Career Wages and Outlook
Demand for this occupation will remain steady. As the population ages, more people will need medications. New medications are always being developed and more will become available. Also, new federal health care laws mean that more people will be covered by health insurance and be able to seek medical treatment.
Demand for pharmacists will be increased in community pharmacies, hospital pharmacies, and mail-order pharmacies.
Competition for jobs will be strong as new pharmacy schools are opening. Job prospects will be best for people who complete a residency or who are board certified.
Hourly Wage - $61.87
Annual Wages - $128,690
Career Related Occupations
- Medical Laboratory Technologists
- Medical Scientists
- Pharmacy Aides
- Pharmacy Technicians
- Physician Assistants
- University and College Teachers
Pharmacy programs include topics such as: Math, Physics, Biochemistry, Anatomy, Physiology, Pharmacology, Pharmaceutical chemistry, Pharmacology, Pharmacy practice, Applicable regulations, and Professional standards and ethics.
During your final year of a pharmacy program, you complete an internship. During this period, you work under the supervision of a licensed pharmacist.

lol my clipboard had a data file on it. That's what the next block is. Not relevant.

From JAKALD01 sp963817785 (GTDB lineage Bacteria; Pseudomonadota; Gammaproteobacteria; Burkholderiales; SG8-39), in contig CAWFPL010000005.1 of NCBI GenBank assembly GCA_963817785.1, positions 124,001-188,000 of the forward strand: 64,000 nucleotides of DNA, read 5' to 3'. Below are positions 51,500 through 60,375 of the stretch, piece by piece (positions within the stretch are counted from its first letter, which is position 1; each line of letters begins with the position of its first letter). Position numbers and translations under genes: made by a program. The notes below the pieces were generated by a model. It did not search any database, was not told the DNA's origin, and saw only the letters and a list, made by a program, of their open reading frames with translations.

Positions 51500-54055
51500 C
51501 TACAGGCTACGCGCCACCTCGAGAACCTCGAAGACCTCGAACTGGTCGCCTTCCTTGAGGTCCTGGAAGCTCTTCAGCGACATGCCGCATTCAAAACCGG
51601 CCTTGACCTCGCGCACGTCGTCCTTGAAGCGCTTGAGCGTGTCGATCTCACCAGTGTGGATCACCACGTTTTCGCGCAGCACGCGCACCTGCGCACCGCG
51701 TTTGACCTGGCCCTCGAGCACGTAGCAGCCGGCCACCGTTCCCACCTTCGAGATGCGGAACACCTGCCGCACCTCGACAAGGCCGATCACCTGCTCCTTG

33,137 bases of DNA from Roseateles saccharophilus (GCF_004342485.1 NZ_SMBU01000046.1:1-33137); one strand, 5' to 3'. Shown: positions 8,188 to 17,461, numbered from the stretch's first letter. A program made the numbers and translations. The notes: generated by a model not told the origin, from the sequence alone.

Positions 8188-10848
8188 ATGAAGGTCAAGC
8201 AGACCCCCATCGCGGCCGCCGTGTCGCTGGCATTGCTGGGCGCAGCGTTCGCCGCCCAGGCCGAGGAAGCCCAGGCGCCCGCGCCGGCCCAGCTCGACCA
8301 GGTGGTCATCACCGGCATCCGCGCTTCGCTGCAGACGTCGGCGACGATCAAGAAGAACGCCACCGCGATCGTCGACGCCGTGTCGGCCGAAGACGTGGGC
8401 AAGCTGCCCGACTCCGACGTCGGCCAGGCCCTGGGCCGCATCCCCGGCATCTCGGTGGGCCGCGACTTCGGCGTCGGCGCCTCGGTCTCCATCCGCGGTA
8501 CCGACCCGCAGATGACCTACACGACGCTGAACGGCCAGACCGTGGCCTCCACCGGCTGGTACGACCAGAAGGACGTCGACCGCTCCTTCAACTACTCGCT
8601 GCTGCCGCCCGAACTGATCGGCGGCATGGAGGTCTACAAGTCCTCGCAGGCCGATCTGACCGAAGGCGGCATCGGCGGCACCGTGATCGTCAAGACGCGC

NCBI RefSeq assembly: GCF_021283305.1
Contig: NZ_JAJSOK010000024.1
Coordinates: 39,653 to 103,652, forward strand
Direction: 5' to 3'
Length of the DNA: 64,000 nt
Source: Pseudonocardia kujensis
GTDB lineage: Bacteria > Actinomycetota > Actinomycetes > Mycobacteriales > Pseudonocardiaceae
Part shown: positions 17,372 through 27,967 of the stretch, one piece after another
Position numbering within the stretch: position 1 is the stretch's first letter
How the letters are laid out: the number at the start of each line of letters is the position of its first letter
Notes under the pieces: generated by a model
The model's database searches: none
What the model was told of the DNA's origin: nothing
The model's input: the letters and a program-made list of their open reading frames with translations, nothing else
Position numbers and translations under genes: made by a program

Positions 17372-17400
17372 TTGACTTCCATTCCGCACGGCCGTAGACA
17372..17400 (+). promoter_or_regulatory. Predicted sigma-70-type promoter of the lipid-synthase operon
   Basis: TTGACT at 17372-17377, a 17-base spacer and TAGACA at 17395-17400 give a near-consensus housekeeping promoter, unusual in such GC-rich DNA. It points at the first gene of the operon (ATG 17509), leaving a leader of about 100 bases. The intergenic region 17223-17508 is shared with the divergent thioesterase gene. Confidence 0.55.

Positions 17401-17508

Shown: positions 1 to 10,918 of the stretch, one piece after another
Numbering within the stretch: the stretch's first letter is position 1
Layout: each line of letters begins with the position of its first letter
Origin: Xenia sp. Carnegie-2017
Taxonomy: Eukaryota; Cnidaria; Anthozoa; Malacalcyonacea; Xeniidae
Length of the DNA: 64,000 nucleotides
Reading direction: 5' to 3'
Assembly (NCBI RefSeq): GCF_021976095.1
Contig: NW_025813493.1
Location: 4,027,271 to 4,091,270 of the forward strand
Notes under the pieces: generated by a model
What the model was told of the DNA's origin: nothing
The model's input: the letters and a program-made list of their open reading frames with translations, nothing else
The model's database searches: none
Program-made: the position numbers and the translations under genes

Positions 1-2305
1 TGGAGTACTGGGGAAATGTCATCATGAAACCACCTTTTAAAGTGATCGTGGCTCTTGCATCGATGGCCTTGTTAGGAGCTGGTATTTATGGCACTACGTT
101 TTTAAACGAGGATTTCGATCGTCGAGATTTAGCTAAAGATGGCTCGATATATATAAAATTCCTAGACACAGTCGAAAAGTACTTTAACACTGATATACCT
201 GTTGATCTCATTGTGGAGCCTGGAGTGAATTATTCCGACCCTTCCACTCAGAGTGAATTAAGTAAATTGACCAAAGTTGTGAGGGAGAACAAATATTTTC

You can prepare for this program by taking courses in high school that prepare you for college. This typically includes four years of English, three years of math, three years of social studies, and two years of science. Some colleges also require two years of a second language.
Admission to pharmacy programs is competitive. You must complete at least two years of college to qualify for admission. In addition, you must have completed courses in the following areas:
- General Biology
- General Chemistry
- Organic Chemistry
- General Microbiology
- Anatomy and Physiology
- General Physics
You also must have good grades, letters of recommendation, and good scores on the Pharmacy College Admission Test (PCAT).
- Anatomy and Physiology
- Healthcare Occupations
- Healthcare Sciences Work Experience
- Latin or Greek
Typical Course Work
- Drug Information
- Human Anatomy
- Human Physiology
- Pharmaceutical Chemistry
- Pharmacy Law
- Pharmacy Management
- Pharmacy Practice
In most pharmacy programs, students spend their fourth year doing an internship or clerkship. This means that students work in a pharmacy and treat patients, but are closely supervised by licensed pharmacists. On the job, students:
- Gather data and assess patients' drug-related problems
- Develop care plans for patients
- Recommend drug monitoring plans